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I have an app where depending on the type of transaction being added or updated, the ticket number may or may not increment. I can't use a SERIAL datatype for ticket number because it would increment regardless of the transaction type, so I defined ticket number as an INT. So in a multi-user environment if user A is adding or updating a transaction and user B is also doing the same, I test for tran type and if next ticket number is required, then

LET ticket = (SELECT MAX(ticket) [WITH ADDLOCK or UPDLOCK?] FROM transactions) + 1

However this has to be done exactly when the row is being committed or troubles will begin. Can you think of a better way of doing this with: Informix, Oracle, MySQL, SQL-Server, 4Js/Genero or other RDBMS? This is one main factor which will determine what RDBMS I'm going to re-write my app in.

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up vote 2 down vote accepted

With the Informix DBMS, the SERIAL column will not change after it is inserted; indeed, you cannot update a SERIAL value at all. You can insert a new one with either 0 as the value - in which case a new value is generated - or you can insert some other value. If the other value already exists and there is a unique constraint, that will fail; if it does not exist, or if there is no unique constraint on the serial column, then it will succeed. If the value inserted is larger than the largest value previously inserted, then the next number to be inserted will be one larger again. If the number inserted is smaller, or negative, then there is no effect on the next number.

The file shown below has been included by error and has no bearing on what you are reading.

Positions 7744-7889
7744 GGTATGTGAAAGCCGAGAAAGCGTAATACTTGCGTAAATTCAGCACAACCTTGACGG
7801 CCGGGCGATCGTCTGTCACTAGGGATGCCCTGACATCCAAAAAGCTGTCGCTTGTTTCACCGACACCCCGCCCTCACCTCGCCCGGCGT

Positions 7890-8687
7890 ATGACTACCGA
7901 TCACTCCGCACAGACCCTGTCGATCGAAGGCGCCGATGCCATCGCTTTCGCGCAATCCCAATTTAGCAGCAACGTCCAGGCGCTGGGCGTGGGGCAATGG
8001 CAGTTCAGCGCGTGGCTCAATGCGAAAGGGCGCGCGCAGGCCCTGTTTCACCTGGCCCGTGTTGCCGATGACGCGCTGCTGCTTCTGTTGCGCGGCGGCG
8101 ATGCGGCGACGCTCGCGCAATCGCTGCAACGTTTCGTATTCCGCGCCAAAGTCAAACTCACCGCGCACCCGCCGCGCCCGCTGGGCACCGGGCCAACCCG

So, you could do your update without changing the value - no problem. If you need to change the number, you will have to do a delete and insert (or insert and delete), where the insert has a zero in it. If you prefer consistency and you use transactions, you could always delete, and then (re)insert the row with the same number or with a zero to trigger a new number. This assume you have a programming language running the SQL; I don't think you can tweak ISQL and Perform to do that automatically.

So, at this point, I don't see the problem on Informix.

With the appropriate version of IDS (anything that is supported), you can use SEQUENCE to control the values inserted too. This is based on the Oracle syntax and concept; DB2 also supports this. Other DBMS have other equivalent (but different) mechanisms for handling the auto-generated numbers.

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PostgreSQL has sequences, and since 7.x has had SERIAL too, which acts like MySQL's auto_increment or SQL Server's IDENTITY... –  OMG Ponies Aug 15 '10 at 4:32
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From your tags it's hard to tell what database you are using.

For SQL Server (since it's listed) I suggest

ticket_num = (SELECT MAX(ticket_number) FROM transactions with (updlock)) + 1
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That's what sequences were created for and which is supported by most databases (MySQL and SQL Server being the only ones that do not have sequences - not 100% sure about Informix though)

Any algorithm that relies on the SELECT MAX(id) anti-pattern is either dead-slow in a multi-user environment or will simply not work correctly in a multi-user environment.

If you need to support MySQL and SQL Server as well, I'd recommend to use the "native" "auto increment" type in each database (serial for PostgreSQL, auto_increment for MySQL, identity, for SQL Server, sequence + trigger in Oracle and so on) and let the driver return the generated ID value

In JDBC there is a getGeneratedKeys() method and I'm sure other interfaces have something similar.

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